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Principled Advocacy For Families And Individuals With Disabilities And The Professionals Who Serve Them

Revocable living trusts don’t have to be complicated

On Behalf of | Mar 21, 2024 | Estate Planning

People often think that living trusts are only for those with great wealth or complex assets. They also believe they’re difficult to manage. Neither one of these things is necessarily true. A revocable living trust is an excellent estate planning tool for anyone who doesn’t want their estate to go through a long and costly probate process when they’re gone.

Setting up the trust can be fairly straightforward when you have experienced estate planning guidance. After the trust is established, the next step is to put the appropriate assets in it, which is known as funding it. Typically, these are high-value assets like homes and some types of bank and investment accounts. Some people place their vehicles in their living trust as well.

How can you fund a living trust?

You’ll need to change the name on these assets (or your deed for real estate assets) to reflect the name of your living trust, which will include your name and list you as the trustee. There is typically a fee for changing the name on a deed, but not for changing the name on accounts. You can continue to use the accounts as you normally would.

Because the trust is revocable, you can add or remove assets as needed. If you buy a new home, for example, you’ll just want to put the deed for the new home in your trust’s name. However, other high-value assets like jewelry, art, antiques and collectibles that don’t have official ownership documents require an extra step to place in a living trust. Generally, this involves attaching a separate document to the living trust document.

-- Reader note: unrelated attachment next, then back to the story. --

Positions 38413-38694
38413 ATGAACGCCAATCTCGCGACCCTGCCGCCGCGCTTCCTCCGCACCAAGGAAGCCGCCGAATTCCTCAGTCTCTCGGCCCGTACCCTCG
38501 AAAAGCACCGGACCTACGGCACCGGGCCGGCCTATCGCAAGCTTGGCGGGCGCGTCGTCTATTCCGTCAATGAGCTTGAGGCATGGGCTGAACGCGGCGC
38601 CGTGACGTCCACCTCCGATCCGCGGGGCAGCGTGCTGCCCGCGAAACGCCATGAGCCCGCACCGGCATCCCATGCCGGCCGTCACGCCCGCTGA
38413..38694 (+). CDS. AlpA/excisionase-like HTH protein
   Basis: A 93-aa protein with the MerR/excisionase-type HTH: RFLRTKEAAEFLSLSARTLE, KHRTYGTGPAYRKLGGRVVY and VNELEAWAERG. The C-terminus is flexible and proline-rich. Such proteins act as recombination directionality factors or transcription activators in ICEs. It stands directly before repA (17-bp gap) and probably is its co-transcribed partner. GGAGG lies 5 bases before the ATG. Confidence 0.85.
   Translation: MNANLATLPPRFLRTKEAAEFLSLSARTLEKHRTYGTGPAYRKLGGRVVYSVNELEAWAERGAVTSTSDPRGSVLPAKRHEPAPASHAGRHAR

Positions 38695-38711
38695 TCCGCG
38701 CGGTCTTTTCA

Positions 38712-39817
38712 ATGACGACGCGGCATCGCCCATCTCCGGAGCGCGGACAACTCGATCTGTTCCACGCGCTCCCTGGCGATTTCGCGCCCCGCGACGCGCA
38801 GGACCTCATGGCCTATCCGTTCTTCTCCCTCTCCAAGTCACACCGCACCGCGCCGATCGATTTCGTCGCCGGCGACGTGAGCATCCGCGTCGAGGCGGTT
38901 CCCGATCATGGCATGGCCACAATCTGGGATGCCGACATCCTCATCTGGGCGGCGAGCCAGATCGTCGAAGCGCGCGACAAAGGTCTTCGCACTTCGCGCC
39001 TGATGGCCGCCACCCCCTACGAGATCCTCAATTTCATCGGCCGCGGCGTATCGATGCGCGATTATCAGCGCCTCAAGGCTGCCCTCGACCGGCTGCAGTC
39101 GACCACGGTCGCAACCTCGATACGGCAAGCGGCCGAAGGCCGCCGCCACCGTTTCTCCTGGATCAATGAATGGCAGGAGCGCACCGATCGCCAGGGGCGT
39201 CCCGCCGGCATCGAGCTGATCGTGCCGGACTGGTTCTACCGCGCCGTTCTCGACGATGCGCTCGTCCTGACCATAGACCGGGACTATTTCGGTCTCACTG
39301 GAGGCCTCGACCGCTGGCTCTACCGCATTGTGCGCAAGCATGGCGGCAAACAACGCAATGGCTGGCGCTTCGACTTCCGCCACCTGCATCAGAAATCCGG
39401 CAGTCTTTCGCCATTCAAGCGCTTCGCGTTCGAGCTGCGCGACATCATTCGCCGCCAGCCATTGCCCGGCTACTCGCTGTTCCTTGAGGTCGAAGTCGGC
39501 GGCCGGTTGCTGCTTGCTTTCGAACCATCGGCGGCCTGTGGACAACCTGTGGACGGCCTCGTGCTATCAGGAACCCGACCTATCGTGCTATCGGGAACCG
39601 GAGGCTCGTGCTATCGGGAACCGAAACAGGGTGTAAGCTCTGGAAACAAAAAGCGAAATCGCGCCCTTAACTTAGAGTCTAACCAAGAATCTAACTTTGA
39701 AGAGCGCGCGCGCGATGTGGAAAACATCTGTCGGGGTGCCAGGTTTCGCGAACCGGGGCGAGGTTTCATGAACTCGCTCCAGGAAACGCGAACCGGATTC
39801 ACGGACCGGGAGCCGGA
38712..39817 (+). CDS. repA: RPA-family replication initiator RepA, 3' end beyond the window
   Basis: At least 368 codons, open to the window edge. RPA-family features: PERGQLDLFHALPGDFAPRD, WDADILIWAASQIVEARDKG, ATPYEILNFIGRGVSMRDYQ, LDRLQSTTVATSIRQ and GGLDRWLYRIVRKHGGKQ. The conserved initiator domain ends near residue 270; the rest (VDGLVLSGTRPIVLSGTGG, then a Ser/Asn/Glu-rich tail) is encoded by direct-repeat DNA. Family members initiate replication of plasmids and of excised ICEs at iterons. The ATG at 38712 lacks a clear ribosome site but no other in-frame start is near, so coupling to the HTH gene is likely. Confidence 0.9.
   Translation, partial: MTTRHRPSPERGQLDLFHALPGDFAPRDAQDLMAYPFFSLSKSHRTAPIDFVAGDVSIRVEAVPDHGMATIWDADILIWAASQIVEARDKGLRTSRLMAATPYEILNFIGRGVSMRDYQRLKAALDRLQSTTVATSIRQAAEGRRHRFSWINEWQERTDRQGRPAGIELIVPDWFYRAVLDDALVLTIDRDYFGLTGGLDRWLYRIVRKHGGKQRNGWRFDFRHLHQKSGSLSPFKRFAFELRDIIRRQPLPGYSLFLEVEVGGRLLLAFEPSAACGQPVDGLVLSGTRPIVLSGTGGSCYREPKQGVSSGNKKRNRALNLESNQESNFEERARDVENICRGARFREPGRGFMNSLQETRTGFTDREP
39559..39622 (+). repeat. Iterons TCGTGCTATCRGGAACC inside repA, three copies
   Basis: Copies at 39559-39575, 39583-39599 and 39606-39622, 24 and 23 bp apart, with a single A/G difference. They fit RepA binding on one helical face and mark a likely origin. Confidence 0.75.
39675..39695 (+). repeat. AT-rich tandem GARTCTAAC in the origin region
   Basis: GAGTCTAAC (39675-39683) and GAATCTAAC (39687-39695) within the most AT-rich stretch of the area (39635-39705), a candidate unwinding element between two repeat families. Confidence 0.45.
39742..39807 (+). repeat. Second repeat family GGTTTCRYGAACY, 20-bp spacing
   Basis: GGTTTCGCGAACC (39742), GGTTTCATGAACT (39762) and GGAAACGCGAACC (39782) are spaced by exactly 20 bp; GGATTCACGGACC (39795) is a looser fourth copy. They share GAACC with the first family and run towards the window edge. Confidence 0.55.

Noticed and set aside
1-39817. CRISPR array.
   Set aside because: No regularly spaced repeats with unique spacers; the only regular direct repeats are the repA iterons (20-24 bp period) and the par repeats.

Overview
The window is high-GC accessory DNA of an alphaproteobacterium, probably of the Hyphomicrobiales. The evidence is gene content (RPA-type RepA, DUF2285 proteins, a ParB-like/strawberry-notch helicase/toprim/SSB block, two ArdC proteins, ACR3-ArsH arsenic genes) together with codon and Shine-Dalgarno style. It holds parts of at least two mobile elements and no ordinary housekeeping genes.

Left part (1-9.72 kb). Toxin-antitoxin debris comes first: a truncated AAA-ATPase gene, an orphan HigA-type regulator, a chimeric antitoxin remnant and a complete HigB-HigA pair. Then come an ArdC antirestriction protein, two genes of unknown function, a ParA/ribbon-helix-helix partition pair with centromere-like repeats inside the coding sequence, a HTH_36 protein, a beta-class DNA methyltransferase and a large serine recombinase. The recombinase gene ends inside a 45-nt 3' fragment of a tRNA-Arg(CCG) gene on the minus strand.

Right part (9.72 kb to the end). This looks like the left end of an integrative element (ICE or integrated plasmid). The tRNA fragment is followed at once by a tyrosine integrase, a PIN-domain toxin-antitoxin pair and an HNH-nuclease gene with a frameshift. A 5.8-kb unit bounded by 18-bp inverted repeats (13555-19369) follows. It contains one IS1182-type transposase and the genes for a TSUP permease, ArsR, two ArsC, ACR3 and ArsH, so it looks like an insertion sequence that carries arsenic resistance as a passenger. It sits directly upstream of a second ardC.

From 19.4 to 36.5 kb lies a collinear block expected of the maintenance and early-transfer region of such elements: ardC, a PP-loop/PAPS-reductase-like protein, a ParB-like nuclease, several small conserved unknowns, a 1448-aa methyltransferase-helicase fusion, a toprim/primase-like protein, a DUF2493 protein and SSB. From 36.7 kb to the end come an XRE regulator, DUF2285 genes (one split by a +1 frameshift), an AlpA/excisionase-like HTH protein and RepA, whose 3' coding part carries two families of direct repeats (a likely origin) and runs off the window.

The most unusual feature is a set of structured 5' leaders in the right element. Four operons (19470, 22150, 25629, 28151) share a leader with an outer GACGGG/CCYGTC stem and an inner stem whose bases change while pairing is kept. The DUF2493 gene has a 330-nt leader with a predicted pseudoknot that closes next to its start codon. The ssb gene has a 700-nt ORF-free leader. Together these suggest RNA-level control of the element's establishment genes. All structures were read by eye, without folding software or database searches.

What will happen to it after you’re gone?

While you’ll be the trustee for your living trust while you’re alive, you’ll want to name a successor trustee to handle it after you’re gone. Oftentimes, people name their executor as their successor trustee. When you pass away, the trust will become irrevocable, so no one can make changes to it, and the assets in it will be distributed as you designated.

This is just a very brief, general overview of revocable living trusts. Other, more complex assets like business interests and intellectual property can also sometimes be placed in these trusts. For all these reasons and more, it’s worthwhile to find out more about this valuable estate planning tool and how it can be a crucial part of your plan.